Because of their stylish look and practical nature, they are gaining in popularity outside of the islands. These shutters are mounted above your window at a 45-degree angle. They can be closed completely to help block out the sun on hot days or opened to allow sunshine and air in.
9. Southern Charm
The houses in Charleston, South Carolina, are known the world over for their beautiful exteriors, including shutters and window boxes. No matter if you've visited this historical city or only dream of traveling there, you can add a touch of southern charm and hospitality to your own house with these black panel shutters.
These shutters have adorable shutter dogs that are used to hold the shutters open. Shutter dogs, like shutters, can be functional or purely decorative. They look great with paneled and louvered shutters and are perfect if you're going for a historic look.
10. Porch Living
Although windows are generally what comes to mind when you think of shutters, installing shutters on your porch can add comfort and value to your home. Porch shutters provide shade and protection for your porch. You can easily turn your porch into an extra three-season room with the addition of shutters.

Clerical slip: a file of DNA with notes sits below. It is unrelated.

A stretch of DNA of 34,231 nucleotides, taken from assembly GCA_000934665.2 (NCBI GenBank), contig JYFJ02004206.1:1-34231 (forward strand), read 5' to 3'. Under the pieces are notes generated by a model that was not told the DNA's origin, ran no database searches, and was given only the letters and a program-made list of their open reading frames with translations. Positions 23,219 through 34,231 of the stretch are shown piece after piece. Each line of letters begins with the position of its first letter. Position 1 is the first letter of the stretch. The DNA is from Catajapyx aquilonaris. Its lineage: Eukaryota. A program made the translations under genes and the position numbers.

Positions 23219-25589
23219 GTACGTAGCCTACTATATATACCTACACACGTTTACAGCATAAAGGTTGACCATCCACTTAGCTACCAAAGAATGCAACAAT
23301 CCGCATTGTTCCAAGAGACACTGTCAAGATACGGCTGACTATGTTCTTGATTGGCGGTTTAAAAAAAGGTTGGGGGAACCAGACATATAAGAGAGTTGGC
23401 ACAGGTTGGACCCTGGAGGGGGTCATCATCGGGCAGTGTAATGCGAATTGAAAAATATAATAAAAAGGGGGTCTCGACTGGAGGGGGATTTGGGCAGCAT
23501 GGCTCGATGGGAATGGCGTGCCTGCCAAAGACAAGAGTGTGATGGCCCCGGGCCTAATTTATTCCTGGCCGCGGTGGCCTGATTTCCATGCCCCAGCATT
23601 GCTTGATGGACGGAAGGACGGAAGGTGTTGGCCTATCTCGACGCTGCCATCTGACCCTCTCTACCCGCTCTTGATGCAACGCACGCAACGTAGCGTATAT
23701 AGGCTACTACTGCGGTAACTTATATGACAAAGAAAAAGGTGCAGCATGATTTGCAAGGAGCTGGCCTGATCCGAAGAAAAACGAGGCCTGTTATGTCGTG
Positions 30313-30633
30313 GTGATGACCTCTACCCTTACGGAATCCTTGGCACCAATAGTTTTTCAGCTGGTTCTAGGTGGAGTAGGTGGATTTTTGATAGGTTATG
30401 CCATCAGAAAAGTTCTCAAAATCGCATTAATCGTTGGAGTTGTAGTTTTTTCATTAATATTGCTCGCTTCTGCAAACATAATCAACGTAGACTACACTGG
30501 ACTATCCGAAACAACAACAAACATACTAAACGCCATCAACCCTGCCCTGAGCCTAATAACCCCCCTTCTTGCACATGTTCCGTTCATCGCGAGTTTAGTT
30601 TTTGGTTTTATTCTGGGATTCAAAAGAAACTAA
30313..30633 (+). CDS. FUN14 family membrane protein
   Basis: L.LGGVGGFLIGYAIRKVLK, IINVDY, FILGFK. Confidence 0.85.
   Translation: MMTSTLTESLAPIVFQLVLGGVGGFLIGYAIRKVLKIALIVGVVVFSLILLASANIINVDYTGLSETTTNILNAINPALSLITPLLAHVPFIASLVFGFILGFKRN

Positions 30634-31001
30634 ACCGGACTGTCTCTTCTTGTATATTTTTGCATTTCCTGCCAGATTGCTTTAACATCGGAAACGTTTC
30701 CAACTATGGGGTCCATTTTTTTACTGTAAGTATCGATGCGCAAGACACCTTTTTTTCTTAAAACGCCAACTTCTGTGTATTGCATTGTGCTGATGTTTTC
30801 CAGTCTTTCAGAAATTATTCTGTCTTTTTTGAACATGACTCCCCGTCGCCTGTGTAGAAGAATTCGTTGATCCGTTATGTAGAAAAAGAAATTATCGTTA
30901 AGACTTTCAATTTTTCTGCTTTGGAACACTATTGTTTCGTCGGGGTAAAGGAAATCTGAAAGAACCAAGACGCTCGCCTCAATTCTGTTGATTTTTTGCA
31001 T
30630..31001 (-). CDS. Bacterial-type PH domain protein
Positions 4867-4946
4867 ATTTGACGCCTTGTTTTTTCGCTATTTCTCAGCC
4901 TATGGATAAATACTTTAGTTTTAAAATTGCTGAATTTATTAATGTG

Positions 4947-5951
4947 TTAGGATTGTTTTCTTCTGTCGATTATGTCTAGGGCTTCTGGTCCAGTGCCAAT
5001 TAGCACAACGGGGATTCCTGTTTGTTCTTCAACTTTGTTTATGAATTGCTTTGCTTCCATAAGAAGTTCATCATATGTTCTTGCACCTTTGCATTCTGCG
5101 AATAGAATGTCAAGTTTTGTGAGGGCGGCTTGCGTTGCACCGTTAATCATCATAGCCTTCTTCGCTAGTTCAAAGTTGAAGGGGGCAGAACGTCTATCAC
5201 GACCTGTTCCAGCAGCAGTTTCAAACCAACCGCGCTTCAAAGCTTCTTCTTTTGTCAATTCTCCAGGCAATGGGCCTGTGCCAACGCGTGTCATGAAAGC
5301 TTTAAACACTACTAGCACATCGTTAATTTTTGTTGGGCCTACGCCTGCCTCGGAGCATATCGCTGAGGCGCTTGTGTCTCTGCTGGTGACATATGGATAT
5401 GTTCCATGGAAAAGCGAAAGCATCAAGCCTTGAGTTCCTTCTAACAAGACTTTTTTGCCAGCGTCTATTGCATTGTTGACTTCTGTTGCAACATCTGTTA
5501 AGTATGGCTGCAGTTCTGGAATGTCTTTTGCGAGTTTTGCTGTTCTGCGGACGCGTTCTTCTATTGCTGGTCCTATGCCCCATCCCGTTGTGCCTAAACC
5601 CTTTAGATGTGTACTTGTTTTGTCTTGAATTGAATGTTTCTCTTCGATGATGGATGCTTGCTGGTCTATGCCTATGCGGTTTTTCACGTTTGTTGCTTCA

Porch shutters are installed much like Bahama shutters, at a 45-degree angle. They can work with or without screens. Many modern porch shutters come with moveable louvers so that you can open them for airflow or close them to block out rain. Few things are as relaxing as sitting on a porch during a gentle rain, provided you aren't getting soaked, of course.
11. Foldable Flair
If your windows are especially wide or you have two windows placed close together, folding shutters might be a good option. These shutters fold in half when they are open and then unfold to close. Shutters that are too wide can look awkward and detract from the exterior of the house.
Folded shutters are also a good alternative to traditional shutters if you have limited space on either side of your window. Folded shutters are available in louvered designs and paneled designs. These shutters are mounted on the casing and feature a cute window box for added appeal.
No matter what style or color your house is, black shutters can add a sophisticated flourish and lots of curb appeal. From decorative to functional, with so many options available, there are black shutters to fit every budget and design style.